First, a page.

How is type 1 diabetes different from type 2 diabetes?
Type 1 diabetes is an autoimmune condition. This means the body’s defence system mistakenly targets the cells in your pancreas that make insulin. Type 2 diabetes does not involve autoimmunity. Type 2 diabetes develops due to a range of different factors, such as genetics and age. Many people with type 2 diabetes need to inject insulin.
How is type 1 diabetes diagnosed?
The best way to confirm someone has type 1 diabetes is through a blood test that checks for the presence of autoantibodies. Currently, we know of five autoantibodies linked to type 1 diabetes.
What will happen if I don’t take insulin (and I have type 1 diabetes)?
Without insulin your body will break down fat to try and fuel itself. This can lead to a very serious condition called diabetic ketoacidosis (DKA), which can very quickly become a medical emergency.
Can I prevent or reverse type 1 diabetes?
At this stage there is no way to reverse type 1 diabetes. There is ongoing research looking into prevention or delaying the progression of the autoimmune process. However, there is currently no way to safely prevent type 1 diabetes.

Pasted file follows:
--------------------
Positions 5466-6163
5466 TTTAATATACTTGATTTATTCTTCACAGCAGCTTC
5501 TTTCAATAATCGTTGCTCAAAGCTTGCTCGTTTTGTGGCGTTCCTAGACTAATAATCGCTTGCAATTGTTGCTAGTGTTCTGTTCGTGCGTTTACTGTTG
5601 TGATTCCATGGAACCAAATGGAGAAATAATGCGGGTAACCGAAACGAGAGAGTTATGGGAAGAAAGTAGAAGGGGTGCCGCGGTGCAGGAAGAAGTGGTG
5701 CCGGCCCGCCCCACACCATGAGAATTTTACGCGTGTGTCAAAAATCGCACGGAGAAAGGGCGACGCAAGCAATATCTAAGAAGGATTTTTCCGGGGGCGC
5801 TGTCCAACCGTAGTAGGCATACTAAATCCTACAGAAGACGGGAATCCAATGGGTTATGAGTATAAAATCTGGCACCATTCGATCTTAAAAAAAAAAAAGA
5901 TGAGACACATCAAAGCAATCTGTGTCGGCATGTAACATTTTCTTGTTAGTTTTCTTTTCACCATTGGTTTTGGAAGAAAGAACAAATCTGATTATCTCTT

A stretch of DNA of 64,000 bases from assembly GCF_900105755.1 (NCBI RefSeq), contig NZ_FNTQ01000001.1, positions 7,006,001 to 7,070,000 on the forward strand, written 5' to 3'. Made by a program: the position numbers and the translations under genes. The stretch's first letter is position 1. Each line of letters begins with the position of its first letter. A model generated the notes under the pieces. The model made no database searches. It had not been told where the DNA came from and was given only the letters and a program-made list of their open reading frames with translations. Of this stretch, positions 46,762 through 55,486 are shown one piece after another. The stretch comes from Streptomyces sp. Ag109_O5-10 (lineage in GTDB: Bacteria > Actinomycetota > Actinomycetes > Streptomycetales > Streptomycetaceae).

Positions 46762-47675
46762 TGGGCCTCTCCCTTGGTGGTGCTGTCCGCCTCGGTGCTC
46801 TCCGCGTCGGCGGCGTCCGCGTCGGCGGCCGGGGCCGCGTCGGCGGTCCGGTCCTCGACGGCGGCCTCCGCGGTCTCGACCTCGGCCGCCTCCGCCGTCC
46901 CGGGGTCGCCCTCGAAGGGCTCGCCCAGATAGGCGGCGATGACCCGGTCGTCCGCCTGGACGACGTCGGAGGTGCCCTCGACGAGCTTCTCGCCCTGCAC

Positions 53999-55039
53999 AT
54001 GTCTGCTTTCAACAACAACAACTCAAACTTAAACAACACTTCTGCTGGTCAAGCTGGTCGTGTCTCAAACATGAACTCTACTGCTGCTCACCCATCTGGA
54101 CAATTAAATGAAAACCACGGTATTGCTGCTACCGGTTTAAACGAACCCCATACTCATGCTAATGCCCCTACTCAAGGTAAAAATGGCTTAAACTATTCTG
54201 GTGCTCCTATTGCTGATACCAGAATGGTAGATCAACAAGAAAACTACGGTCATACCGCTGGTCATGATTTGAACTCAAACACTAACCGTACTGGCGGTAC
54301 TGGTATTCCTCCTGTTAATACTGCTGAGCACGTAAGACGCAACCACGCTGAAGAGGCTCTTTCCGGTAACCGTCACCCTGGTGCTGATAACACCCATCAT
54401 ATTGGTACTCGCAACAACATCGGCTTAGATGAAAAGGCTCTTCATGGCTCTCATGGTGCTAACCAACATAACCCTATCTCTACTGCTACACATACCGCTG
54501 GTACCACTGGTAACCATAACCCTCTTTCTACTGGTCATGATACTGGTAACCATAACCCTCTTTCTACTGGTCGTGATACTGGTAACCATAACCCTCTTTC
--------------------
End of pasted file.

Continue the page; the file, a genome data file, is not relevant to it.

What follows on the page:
If one of my children has type 1 diabetes, will my other children develop type 1?
There is a risk that brothers or sisters of children with type 1 diabetes may develop the condition if they also carry the diabetes-related autoantibodies. It is possible to screen immediate family members (parents, brothers/sisters or children) of a person diagnosed with type 1 diabetes. There is information on screening here.